Taiwan News, Staff Writer
2013-10-05 03:04 PM
The move was widely interpreted as a first gesture of goodwill which could start to mend the seriously damaged relationship between President Ma Ying-jeou and the influential head of the Legislature.
The KMT’s Evaluation and Discipline Committee revoked Wang’s membership on September 11 after prosecutors and President Ma Ying-jeou accused him of having tried to influence a court case against a top opposition lawmaker. The move would have also stripped Wang of his functions as speaker and lawmaker, but he filed a request for an injunction which was approved by the Taipei District Court. The Taiwan High Court rejected an appeal by the KMT.
After consultation with representatives from various quarters, Ma, who also chairs the KMT, had decided not to file a new appeal out of consideration for political stability, party official Yin Wei said. The KMT had until October 11 to request the appeal at the Supreme Court.
Ma still hoped the truth about the case would soon come out and his decision against an appeal would not go against fairness and justice, Yin said.
The president knew that many KMT Central Standing Committee members, lawmakers and senior members supported him in his condemnation of influence peddling and of interference with the judicial process, but were also concerned about recent political developments, Yin said.
There was no need to continue with fighting the injunction, as Wang had also filed a civil case in the courts against his removal from the KMT, Ma reportedly said. According to legal experts, it might take two years before a final verdict is reached by the courts.
There was speculation that the president’s new conciliatory tone was the result of an impromptu visit by Premier Jiang Yi-huah to the legislative speaker Friday afternoon.
Jiang spent most of the day at the Legislative Yuan unable to present his administrative report because of a boycott by the opposition. Before leaving the building, he asked for a meeting with Wang, their first face-to-face encounter since the affair broke out a month ago.
Earlier in the week, Wang announced that he would not lodge an appeal within the KMT against its Evaluation and Discipline Committee September 11 decision in the interests of party harmony.
In a statement Saturday, the legislative speaker described the 20-minute meeting with Jiang as “a good start.” However, he also lashed out at the Supreme Prosecutors Office Special Investigation Division (SID) for eavesdropping on the Legislature. Such a practice was unheard of in democratic countries and could not be allowed to happen even for one second, his statement said.
When the SID announced the allegations against Wang on September 6, it said the information had been gained by listening in on private phone conversations. Evidence appeared later that the SID had placed wiretaps on the central exchange of a Legislative Yuan building which houses the offices of more than 80 lawmakers.
Prosecutor-General Huang Shih-ming has been listed as a defendant for leaking the information about the alleged influence-peddling case to Ma in meetings on August 31 and September 1. After his first meeting with Huang, the president called in Premier Jiang and then-presidential vice secretary-general Lo Chih-chiang to discuss the case with them.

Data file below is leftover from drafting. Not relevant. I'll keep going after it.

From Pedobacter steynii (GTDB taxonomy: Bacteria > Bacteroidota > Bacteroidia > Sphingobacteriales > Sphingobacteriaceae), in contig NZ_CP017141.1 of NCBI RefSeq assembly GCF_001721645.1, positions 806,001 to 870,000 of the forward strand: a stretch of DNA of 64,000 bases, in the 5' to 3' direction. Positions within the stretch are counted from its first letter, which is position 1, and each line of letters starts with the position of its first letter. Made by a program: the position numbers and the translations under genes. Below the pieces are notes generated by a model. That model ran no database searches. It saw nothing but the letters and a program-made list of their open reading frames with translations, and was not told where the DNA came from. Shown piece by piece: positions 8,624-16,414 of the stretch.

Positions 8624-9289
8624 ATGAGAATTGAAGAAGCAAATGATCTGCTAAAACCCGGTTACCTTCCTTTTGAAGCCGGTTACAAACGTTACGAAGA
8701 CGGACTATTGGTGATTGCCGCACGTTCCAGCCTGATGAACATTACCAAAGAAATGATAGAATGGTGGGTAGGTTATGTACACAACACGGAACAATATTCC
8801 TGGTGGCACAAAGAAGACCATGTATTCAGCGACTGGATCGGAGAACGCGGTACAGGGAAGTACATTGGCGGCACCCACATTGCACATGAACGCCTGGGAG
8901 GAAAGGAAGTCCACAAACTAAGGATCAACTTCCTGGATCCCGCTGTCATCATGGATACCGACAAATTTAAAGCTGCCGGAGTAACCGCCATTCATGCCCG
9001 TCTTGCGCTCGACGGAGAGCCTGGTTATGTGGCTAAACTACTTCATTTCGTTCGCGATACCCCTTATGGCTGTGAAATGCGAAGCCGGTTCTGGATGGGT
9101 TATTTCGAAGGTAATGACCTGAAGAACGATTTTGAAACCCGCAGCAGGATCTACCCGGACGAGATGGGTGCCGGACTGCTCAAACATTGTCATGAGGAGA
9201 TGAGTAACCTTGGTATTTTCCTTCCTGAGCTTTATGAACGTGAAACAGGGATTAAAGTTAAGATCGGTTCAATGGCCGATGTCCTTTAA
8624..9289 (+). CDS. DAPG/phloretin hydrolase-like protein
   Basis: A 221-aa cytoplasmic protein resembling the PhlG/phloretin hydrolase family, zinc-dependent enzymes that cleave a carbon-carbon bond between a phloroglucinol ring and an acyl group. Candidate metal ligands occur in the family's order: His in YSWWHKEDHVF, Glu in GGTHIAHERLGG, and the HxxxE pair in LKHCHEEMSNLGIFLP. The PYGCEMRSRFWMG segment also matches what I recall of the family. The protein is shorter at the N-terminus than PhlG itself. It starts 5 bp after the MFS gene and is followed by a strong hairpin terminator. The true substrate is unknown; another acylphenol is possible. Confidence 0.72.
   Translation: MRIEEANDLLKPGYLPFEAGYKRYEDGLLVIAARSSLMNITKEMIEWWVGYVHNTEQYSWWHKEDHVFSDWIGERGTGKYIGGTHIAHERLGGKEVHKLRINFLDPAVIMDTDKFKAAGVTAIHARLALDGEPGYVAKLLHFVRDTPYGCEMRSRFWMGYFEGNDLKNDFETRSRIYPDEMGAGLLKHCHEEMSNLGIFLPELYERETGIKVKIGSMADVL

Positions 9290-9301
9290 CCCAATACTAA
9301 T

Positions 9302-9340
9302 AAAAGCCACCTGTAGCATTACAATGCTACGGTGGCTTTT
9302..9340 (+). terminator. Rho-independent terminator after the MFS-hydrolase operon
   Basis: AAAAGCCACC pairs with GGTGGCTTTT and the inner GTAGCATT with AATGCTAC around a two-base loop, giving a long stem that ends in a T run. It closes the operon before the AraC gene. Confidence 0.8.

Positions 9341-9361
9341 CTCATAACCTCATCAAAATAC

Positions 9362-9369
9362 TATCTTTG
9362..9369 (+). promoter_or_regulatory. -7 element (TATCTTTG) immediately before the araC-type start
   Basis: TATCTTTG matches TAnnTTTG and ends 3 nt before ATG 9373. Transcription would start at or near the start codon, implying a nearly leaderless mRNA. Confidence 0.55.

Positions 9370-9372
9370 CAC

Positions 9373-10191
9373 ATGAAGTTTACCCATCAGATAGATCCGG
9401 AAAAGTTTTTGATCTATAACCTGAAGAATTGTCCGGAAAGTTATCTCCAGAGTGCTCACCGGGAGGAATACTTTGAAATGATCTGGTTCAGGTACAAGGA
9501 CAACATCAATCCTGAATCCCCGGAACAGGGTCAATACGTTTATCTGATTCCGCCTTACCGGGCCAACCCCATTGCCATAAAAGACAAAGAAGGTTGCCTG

The Taipei Prosecutors Office questioned Ma, Jiang, Lo and Huang separately in an unprecedented move last Thursday evening. Critics have demanded Huang’s immediate resignation.
Because small discrepancies had been found between the statements of the president and the top prosecutor, investigators did not rule out more questioning of Huang or even a confrontation between Ma and Huang, reports said.
The top prosecutor reportedly defended his actions by arguing he had not violated any laws regarding the leaking of data from investigations because the matter was linked to the national interest and because he had not revealed any details about unrelated matters. Huang also reportedly argued that since the investigation had already concluded that no crime had been committed, his discussions with the president did not amount to the leaking of investigation data.
Huang was being interviewed by a special Ministry of Justice taskforce Saturday evening, cable stations reported. The 11-member group’s final report was expected shortly after the weekend, according to local media.
Opposition Democratic Progressive Party lawmakers described Ma’s decision not to file an appeal against Wang’s injunction as a mere legal strategy. He should admit his mistakes and apologize, while Jiang should also apologize before the boycott of his administrative report could stop, the legislators said.
Taipei City Mayor Hau Lung-bin welcomed the rapprochement because it corresponded to the public’s wishes. He denied reports he wanted to distance himself from Ma now that the recent political struggle with Wang had pushed the president’s approval ratings into single figures. All KMT members hoped the party’s leaders could work together and focus on improving the economy, Hau told reporters.
KMT lawmaker Huang Chao-shun also welcomed the party’s decision, describing it as “the best National Day present President Ma could give to the people.” Thursday October 10 is Taiwan’s National Day, with Ma and Wang expected to appear together for the first time since the conflict started.